Other options included the maintenance hanger, the working dogs and the navigator training facility, but those had to be specially arranged with the units involved, their mission permitting, and made the tour much longer. Volunteer instructors from the Nav School had a 45 minute presentation at the Planetarium, and a very jolly Major who often amused students by demonstrating his skills on a unicycle, ran the museum.

But it would be my job to meet the students at the gate— being the very parfait gentil sergeant and representative of the Air Force— shepherd them to the various locations, take them to the picnic ground, and at last, to see them out the gate again, without loosing any of them, and hopefully without any of them hurting themselves or damaging government property. I could have used the services of a couple of well-trained sheep-herding dogs, but more usually had the assistance of a casual, drawn from the pool of 2nd Lieutenants who were either waiting for their course to begin, had graduated and were awaiting further assignment, or those who had flunked out and were sadly, facing discharge. Unless they were AF Academy grads, or had majored in something useful like engineering, the Air Force had no real use for them, otherwise.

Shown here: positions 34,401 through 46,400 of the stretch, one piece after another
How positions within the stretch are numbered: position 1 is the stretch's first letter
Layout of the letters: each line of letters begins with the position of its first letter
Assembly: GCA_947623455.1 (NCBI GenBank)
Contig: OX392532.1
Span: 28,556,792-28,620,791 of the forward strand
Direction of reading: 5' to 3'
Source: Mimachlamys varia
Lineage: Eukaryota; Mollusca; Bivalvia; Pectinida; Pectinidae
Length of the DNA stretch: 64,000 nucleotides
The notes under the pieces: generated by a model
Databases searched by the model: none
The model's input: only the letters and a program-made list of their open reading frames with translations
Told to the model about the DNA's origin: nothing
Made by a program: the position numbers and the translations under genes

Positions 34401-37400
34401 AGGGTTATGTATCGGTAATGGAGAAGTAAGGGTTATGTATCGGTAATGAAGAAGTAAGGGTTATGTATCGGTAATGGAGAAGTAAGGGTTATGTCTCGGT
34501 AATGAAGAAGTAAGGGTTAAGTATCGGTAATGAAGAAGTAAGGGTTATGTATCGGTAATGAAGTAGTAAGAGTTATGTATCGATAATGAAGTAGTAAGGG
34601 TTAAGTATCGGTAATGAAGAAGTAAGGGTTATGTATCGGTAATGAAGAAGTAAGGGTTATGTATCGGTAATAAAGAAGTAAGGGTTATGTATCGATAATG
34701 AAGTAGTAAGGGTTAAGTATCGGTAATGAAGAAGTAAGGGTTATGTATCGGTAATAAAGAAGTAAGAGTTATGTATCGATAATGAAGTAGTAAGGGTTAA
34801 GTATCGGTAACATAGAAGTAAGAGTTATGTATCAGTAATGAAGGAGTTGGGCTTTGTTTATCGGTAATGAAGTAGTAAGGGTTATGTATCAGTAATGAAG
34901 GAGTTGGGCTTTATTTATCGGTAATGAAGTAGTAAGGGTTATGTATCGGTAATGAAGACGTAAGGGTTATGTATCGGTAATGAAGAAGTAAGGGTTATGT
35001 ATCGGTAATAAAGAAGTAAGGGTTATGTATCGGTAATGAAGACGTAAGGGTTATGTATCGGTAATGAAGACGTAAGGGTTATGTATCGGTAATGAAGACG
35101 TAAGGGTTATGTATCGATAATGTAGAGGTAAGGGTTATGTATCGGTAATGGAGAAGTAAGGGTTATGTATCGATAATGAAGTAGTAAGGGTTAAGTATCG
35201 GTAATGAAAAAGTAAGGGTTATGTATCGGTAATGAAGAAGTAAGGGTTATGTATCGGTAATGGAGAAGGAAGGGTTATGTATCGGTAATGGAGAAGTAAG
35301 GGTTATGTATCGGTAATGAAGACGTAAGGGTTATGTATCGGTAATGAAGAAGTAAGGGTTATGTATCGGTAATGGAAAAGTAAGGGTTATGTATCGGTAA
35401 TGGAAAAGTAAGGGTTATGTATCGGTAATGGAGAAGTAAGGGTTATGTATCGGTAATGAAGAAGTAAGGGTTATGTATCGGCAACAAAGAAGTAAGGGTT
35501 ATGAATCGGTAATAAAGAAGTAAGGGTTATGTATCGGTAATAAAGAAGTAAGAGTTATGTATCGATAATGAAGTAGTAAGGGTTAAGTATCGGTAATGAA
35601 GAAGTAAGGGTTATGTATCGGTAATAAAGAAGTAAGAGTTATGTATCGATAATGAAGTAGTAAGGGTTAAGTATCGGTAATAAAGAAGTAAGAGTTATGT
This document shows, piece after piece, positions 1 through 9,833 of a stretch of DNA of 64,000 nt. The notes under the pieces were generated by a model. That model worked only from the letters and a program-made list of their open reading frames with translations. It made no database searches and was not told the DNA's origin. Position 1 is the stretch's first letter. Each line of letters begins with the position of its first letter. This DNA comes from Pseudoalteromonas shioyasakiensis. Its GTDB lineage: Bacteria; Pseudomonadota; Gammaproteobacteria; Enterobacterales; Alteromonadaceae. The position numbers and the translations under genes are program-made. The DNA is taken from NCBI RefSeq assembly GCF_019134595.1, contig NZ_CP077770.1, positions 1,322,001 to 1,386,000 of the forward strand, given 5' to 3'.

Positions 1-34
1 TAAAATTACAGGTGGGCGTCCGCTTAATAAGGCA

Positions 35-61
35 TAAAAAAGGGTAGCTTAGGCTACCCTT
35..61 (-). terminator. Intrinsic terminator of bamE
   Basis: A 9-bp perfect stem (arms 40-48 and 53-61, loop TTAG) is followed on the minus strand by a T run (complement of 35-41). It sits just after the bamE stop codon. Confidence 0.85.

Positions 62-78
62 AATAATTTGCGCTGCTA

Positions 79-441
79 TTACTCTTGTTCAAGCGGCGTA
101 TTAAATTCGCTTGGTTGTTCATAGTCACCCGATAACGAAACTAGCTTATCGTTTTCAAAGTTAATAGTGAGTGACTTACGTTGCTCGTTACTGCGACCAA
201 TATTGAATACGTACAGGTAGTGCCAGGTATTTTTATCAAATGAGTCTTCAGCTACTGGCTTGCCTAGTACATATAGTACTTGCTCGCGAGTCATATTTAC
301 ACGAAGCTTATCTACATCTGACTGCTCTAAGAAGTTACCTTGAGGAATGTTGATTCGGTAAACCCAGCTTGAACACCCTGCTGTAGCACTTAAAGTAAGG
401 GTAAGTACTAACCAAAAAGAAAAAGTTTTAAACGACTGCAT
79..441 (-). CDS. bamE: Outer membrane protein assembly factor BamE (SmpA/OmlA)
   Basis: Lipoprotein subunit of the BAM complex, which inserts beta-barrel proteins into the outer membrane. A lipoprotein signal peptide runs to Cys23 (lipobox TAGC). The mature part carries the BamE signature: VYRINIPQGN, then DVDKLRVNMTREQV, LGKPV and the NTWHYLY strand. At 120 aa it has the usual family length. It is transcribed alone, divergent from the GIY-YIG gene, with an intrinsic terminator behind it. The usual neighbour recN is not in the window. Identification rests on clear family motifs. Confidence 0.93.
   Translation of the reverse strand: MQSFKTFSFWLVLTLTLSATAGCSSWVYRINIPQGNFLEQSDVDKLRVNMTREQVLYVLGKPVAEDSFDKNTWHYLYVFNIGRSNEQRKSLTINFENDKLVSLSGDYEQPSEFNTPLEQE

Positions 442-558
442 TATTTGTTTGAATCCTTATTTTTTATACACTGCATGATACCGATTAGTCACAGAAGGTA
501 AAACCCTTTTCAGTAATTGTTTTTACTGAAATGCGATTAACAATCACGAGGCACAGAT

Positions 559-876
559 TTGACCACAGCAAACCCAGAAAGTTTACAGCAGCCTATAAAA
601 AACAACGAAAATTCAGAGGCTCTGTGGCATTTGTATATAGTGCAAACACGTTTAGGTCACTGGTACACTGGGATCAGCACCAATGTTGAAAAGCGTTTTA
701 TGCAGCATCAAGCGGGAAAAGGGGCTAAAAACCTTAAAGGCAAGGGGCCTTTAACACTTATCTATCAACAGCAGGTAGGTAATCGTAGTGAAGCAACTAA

We usually had an idea of how many students, and from which school, since the tours were booked and organized in advance, and timed out to the five-minute increment— which made establishing and keeping control from the minute the bus pulled into the Visitor Center Parking lot, and the door whooshed open for us.

One of those interesting life skills— standing up at the front of the moving bus, talking into the PA mike; the trick being to space your feet far apart and keep one elbow looped around whatever stanchion there is, behind the driver’s seat, or in front of the first seats— while I launched into my introductory lecture:
“Good Morning, welcome to Mather Air Force Base! I’m Sgt. Hayes, and this is Lieutenant_____, we’ll be escorting your tour today. I need to make a couple of things clear, first. This is a working military base… it is not your school, it is not a playground, and it is not a nursery. We are happy to show you around, and to answer your questions, but we need to make sure that everyone stays with the group. There is a lot to see and do here, but here are things which we ask you not to touch, and there are things which you may not climb up on, and there are places where you may not go. If I see anyone doing anything we have asked you not to do, first we shall speak to your teacher. If we see it happening a second time, the tour will be ended right there. Everyone clear on that? Good.”

The casual Lieutenants used to tease me about my initial lecture— comparisons were drawn to Hitler and Napoleon— but I never, ever had to call off a tour. And I never lost a kid from one of them, either.
(To be continued)